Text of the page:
To take that a step further, any stock owner who meets the criteria ($2,000 worth of stock held for a minimum of one year) is able to file something called a shareholder resolution. Shareholder resolutions are simply proposals put forward by the shareholders to raise public awareness of issues and hopefully change egregious corporate behaviors.  Granted, most proposals are pushed into the paper shredder by corporations and/or rejected by the SEC. However, if your resolution is placed on the proxy ballot, you will be given a period of time to discuss your proposed resolution and supporting statements at the annual shareholder meeting and, more importantly, voice your issue to millions of shareholders through the proxy. Still, the question remains “is it making a difference?”

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New Business Model Transforms E-scrap for Good

RP Siegel | Wednesday February 17th, 2010 | 6 Comments

Imagine a world where nothing is wasted, where there are no landfills and where all citizens pitch in to help—a world where discarded items are picked up at curbside, turned into gold, which is then distributed to those most in need. Sounds like a fairy tale or a utopian dream, doesn’t it?

Well, the folks at Imagine It in Rochester, NY have put all the pieces together to make this happen with their Fundraising Through Recycling program. The idea started back in 2002 when founder Carlie Albano decided to raise money for a local charity and was looking for something different; she hit upon the idea of collecting ink cartridges and then selling them to recyclers, passing the proceeds along to her intended recipient. Setting up shop in her garage with her grandfather working along beside her; she conceived the idea that has grown to become Imagine It.

It seems that she stumbled upon a really big idea.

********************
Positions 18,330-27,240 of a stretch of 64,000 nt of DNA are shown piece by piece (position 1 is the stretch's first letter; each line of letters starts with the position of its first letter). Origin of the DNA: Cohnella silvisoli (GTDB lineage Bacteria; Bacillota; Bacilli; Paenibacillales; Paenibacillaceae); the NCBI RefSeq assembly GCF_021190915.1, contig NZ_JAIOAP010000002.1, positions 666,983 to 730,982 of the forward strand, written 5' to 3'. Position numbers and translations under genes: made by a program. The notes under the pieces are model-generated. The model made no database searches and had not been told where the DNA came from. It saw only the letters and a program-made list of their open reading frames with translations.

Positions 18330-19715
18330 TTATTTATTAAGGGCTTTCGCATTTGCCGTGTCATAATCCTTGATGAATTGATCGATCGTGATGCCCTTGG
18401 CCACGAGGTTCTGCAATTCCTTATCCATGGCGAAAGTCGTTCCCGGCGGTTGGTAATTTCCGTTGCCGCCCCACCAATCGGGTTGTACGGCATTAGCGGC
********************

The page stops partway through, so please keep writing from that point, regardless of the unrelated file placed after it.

Did you know that every second:
•    8 printer cartridges are thrown away.
•    2.5 ounces of oil are used to produce each inkjet cartridge
•    3.5 quarts of oil to make each laser cartridge.

In a couple of months, cartridge remanufacturing will, according to Imagine It, save more oil than was spilled by the Exxon Valdez.

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Voluntary Simplicity and the Triple Bottom Line: An Interview with Duane Elgin

| Wednesday February 17th, 2010 | 3 Comments

Author Duane Elgin challenges his readers to give up the trappings of modern life (snuggies, melon ballers and all the other gadgets we can’t live without) in favor of a deeper form of satisfaction. His book Voluntary Simplicity has been much loved by those who find solace in the simpler path and much maligned by those who call followers mildly cultish and obsessive in their asceticism. First published in 1981, the book has recently been re-vamped with the modern sustainability movement in mind.

Elgin sums up the societal shifts of the last 30 years with the simplest of anecdotes: he’s gone from being introduced as the “MBA who has gone bad” to being introduced as “the MBA who has gone green.” MBAs no longer have to be singly focused on money to utilize their learning. We know all about that here at 3p, so we checked in with Elgin to ask him a few questions about the voluntary simplicity movement and how it relates to the triple bottom line

3p: How did your business education influence your development of  the theory of voluntary simplicity?

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Interview With Kevin Whitfield, Head Of Carbon At South Africa’s Nedbank

Gina-Marie Cheeseman
| Tuesday February 16th, 2010 | 0 Comments

Nedbank Group is one of South Africa’s largest banks and a leader in sustainability. I recently interviewed Kevin Whitfield, head of Carbon at Nedbank via email.

Gina-Marie Cheeseman: Nedbank Group has a reputation for being South Africa’s “green bank,” and has been committed to sustainability principles for 18 years. Why did Nedbank start to take sustainability into consideration almost two decades ago?

Kevin Whitfield: Nedbank’s sustainability journey was initiated by visionary foresight and leadership that recognized not only a need expressed by our clients to address environmental issues but also understood that the concept of sustainability in all its facets is crucial to ensuring the long-term interests of all our stakeholders and the bank’s own long-term profitability.

The journey began with the establishment of our partnership with WWF-SA in 1990 and has continued to be supported by WWF SA, our staff and various other stakeholders and is integral to the bank’s vision, strategy and long-term objectives.